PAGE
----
What's more startling is that over the course of an average career in construction workers have a one in 200 chance of succumbing to a fatal injury, such as a fall, which is the biggest cause of fatalities in construction. If you are an injured construction worker awaiting a settlement from workers’ comp or insurance, then you may be tired of the wait – and construction accident litigation funding can help. This type of funding provides a cash advance against your settlement, so you can access money you need now while you heal from your injury.
The so-called "Fatal Four" in the construction sector including falls, electrocutions, and workers being struck by or caught between objects aren't always fatal, but can wreak massive damage on your body and leave you in horrific physical shape. An average of 3.6 workers out of every 100 are involved in construction accidents each year, according to the Bureau of Labor Statistics. Many workers find that spinal cord injuries, brain injuries, and back injuries leave them unable to earn a living as they need multiple surgeries and months or more of physical rehab. Accident funding lessens the fallout caused by your inability to work.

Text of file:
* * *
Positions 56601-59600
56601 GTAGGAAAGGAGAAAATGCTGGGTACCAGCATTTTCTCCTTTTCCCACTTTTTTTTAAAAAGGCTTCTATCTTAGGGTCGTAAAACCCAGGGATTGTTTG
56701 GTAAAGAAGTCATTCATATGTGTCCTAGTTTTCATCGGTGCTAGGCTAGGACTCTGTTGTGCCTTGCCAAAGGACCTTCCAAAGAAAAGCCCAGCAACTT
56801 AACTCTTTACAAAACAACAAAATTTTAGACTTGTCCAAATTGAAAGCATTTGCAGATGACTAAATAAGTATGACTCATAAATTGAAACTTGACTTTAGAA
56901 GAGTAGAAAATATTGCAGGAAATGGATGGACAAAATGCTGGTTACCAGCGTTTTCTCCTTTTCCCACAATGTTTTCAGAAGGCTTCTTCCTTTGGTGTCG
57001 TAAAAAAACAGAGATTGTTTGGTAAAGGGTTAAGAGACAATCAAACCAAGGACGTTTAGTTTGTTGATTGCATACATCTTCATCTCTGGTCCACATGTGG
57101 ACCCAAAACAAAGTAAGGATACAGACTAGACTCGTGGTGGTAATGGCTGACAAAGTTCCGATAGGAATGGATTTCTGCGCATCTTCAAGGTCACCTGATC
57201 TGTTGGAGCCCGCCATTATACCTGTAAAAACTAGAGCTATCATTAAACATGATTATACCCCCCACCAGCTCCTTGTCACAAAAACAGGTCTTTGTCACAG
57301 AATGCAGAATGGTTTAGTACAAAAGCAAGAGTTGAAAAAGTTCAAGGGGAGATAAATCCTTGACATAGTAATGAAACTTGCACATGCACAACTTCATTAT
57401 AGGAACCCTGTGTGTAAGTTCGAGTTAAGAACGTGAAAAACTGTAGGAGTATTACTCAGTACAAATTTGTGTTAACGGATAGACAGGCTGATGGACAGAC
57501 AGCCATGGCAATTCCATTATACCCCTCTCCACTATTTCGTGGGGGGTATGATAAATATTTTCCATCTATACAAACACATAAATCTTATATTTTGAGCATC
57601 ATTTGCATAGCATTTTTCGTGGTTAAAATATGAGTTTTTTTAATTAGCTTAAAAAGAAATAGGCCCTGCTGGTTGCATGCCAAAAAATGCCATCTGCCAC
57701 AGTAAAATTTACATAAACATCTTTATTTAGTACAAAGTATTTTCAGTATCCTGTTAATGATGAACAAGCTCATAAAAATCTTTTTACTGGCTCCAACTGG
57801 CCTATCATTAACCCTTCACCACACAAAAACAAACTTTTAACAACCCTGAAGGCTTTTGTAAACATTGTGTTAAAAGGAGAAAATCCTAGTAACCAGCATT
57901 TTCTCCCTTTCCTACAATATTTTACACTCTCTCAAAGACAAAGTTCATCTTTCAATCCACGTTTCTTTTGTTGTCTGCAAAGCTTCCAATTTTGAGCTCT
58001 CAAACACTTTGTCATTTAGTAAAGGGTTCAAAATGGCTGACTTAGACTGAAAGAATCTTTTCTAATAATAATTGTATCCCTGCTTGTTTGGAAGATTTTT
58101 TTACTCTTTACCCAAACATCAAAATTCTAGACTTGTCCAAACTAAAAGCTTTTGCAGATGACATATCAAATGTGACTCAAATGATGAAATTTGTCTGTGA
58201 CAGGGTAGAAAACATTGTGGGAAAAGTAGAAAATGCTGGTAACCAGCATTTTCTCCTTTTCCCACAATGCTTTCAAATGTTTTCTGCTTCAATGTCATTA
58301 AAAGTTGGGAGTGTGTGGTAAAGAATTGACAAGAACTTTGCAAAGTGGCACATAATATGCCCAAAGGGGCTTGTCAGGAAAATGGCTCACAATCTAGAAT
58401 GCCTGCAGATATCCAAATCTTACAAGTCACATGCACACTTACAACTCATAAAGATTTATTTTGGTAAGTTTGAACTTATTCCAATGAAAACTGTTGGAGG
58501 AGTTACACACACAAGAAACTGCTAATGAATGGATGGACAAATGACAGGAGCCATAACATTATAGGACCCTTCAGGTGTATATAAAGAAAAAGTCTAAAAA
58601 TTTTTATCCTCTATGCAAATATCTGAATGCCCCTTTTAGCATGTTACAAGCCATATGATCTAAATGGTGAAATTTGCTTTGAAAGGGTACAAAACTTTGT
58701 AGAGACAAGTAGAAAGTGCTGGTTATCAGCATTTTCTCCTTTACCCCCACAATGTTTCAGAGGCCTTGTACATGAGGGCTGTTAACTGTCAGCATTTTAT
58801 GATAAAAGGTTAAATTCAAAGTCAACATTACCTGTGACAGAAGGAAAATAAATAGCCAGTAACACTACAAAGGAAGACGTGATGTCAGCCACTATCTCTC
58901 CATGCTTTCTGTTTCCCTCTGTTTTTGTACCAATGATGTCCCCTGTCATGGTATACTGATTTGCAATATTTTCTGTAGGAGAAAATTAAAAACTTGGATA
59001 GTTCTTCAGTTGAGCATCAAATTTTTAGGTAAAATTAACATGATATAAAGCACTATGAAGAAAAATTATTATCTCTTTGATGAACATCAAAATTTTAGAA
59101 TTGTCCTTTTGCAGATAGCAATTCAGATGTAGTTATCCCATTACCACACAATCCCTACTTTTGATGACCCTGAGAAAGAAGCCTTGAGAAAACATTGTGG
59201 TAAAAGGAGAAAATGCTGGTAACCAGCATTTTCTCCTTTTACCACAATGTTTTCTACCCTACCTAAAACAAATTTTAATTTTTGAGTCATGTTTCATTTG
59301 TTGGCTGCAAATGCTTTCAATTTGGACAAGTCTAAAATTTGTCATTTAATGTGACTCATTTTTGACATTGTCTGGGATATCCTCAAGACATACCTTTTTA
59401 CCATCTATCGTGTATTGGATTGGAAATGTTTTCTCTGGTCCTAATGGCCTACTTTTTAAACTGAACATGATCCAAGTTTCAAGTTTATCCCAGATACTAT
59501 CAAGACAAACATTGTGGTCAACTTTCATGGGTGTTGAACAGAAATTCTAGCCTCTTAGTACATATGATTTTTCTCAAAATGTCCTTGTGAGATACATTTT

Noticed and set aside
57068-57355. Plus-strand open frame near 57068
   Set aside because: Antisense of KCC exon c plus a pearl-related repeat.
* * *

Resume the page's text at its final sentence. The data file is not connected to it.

Financial problems often arise while you are unable to hold down a job, and some families find their homes in foreclosure or are forced into bankruptcy due to the loss of income. Accident litigation funding provides an advance of a portion of your proposed settlement prior to reaching a settlement agreement with workers’ comp. This non-recourse advance is not a loan. You do not need to repay the advance until you receive your payout and there are no payments due while you wait. Regardless of your credit, this settlement advance is possible even if you are unemployed. Approval for an advance is based solely on the merits of your case. If the funding underwriters believe that your case is winnable, your approval is highly likely.
If you would like provide specific information about your case, please click here for our inquiry form: Litigation Finance Form
Have questions and need more in-depth answers? See our guide to litigation financing by clicking here:Questions Answered